Tories get poll boost at Labour's expense

Support for David Cameron's Tories continues to rise
Support for David Cameron's Tories continues to rise

Public support for the Conservatives has continued to rise to the detriment of Labour, a new poll shows.

The YouGov survey for the Daily Telegraph finds David Cameron's Tories are on 38 per cent of the vote - five points higher than in April.

By contrast, Labour has dropped three percentage points to 32 per cent, and the Liberal Democrats have fallen one point to 16 per cent.

The figures are consistent with other recent polls, and of particular concern for Tony Blair, as they confirm that he is beginning to lose the public in the key areas of education and transport.

An ICM poll for The Guardian on Tuesday revealed the Tories have taken a narrow lead on education and health, despite record investment since 1997.

And today's survey finds Mr Cameron's policies on general taxation, education, the environment, pensions and transport are all more attractive than Mr Blair's - and he is only slightly behind on the NHS.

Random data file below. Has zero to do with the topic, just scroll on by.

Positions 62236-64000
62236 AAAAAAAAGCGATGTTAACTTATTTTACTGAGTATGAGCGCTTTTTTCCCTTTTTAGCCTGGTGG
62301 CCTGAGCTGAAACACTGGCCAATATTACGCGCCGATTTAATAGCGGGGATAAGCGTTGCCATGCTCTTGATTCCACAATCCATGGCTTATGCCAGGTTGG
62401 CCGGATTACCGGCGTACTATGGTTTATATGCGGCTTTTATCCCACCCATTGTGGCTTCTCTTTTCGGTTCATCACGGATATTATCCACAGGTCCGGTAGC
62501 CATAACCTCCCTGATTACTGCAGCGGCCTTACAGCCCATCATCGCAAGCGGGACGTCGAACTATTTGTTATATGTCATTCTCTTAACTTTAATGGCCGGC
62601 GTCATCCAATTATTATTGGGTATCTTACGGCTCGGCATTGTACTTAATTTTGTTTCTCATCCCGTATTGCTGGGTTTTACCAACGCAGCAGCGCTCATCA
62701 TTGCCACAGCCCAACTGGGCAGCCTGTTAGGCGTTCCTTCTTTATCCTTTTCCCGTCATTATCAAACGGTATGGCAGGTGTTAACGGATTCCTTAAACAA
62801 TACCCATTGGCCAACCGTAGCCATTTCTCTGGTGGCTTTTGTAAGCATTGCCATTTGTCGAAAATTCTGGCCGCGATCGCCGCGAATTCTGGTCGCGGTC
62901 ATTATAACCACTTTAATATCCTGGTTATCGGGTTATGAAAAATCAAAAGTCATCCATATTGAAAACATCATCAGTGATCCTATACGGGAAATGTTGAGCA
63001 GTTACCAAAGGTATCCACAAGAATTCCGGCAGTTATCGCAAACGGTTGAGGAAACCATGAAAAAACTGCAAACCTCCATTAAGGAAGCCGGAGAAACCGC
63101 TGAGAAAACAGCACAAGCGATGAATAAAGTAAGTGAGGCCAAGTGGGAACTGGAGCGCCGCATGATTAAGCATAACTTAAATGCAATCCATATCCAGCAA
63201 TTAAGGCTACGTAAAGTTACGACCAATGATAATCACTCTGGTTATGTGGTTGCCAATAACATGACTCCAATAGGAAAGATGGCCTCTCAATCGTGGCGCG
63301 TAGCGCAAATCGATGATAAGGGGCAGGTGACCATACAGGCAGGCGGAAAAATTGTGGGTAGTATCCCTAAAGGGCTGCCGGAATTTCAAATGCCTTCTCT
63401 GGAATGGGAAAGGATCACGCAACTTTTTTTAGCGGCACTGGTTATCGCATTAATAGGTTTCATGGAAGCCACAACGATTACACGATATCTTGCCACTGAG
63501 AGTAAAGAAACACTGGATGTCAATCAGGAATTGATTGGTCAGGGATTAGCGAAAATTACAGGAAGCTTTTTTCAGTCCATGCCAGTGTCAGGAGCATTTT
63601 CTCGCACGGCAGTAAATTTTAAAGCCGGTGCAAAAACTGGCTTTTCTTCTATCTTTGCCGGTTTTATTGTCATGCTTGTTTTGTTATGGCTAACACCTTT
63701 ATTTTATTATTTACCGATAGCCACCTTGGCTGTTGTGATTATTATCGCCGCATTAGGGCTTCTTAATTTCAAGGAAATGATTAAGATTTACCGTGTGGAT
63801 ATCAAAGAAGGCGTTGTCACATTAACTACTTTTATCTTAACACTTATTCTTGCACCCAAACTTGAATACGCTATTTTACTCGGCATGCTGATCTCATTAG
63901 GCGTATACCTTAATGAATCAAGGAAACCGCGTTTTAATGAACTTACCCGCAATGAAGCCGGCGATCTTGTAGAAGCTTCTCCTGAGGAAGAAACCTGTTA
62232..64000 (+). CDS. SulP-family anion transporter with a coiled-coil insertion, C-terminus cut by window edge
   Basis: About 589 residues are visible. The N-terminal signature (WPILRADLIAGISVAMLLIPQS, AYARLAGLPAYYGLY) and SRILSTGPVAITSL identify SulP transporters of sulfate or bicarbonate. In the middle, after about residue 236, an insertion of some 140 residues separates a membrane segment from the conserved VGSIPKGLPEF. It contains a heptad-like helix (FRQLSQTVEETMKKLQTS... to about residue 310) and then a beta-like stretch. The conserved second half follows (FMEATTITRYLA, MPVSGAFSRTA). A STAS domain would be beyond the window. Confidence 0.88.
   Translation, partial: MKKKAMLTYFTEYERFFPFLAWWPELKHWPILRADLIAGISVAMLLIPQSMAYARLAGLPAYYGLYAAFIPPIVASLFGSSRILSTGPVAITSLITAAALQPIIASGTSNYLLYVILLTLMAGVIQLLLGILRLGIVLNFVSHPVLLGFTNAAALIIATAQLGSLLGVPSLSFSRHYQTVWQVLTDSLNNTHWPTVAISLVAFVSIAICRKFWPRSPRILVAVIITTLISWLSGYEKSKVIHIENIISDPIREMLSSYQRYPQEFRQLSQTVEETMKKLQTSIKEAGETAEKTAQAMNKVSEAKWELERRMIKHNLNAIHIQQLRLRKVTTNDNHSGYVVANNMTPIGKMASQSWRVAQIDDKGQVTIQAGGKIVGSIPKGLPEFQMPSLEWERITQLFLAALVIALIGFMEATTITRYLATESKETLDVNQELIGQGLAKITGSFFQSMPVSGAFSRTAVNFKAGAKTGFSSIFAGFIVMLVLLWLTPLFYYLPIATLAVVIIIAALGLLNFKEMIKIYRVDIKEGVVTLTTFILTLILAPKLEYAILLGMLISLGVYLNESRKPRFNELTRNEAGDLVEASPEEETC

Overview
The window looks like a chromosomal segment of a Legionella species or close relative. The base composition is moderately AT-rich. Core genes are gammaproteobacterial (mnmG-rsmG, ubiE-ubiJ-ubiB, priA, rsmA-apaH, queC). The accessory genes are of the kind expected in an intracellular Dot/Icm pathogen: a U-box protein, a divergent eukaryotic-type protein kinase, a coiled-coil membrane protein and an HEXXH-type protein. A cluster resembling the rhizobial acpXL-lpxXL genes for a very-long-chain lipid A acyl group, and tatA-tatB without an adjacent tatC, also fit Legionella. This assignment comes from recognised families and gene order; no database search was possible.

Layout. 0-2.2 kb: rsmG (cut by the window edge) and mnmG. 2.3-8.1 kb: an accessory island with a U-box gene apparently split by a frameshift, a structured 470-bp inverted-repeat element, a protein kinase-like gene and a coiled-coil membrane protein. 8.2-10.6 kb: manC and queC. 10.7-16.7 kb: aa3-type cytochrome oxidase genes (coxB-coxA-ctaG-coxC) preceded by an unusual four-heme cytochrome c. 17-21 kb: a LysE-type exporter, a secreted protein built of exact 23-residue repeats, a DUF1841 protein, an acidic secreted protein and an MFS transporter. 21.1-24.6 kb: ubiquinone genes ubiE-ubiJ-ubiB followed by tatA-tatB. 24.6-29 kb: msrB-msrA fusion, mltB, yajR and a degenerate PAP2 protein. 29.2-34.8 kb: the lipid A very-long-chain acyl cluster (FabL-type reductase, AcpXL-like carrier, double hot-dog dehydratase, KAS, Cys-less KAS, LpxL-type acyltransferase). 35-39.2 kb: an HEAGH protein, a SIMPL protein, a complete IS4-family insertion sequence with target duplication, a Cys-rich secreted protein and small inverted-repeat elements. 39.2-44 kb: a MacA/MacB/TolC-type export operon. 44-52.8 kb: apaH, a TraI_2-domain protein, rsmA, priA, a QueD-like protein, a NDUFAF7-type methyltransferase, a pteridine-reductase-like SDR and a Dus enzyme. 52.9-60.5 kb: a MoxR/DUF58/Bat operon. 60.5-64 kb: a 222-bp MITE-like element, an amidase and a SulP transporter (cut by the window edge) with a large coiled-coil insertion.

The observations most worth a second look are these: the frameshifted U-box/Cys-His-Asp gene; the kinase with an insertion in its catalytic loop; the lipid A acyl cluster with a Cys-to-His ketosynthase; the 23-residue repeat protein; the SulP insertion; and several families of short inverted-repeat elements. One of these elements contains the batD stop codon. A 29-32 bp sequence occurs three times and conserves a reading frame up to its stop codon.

This is a marked change from 12 months ago, when the Tories were ahead on just three of the 14 most important issues - immigration, law and order and council tax.

Labour's lead on the economy - a key political issue and an area on which the party has long been strong - has fallen to just three percentage points, compared to 22 at the last general election.

Weeks of bad headlines on NHS deficits and a crisis at the Home Office have also led to low confidence in the government as a whole, with 62 per cent saying they disapproved of the ministers' record to date.

And on personal performance, Mr Blair is struggling to persuade voters he is the best man to lead Britain, recording an approval rating of just 28 per cent, compared to 27 per cent for Mr Cameron.

The Conservatives have clearly benefited from the election of a new leader, but the same cannot be said for the Lib Dems - just eight per cent backed Menzies Campbell as the next prime minister.

However, today's figures suggest there may be a more widespread disillusionment with all three of the main political parties - 14 per cent of respondents said they would opt for a minority party.

Four per cent said they preferred the UK Independence party (Ukip), three per cent backed the Greens and the British National party (BNP) got four per cent, down three points on last month.


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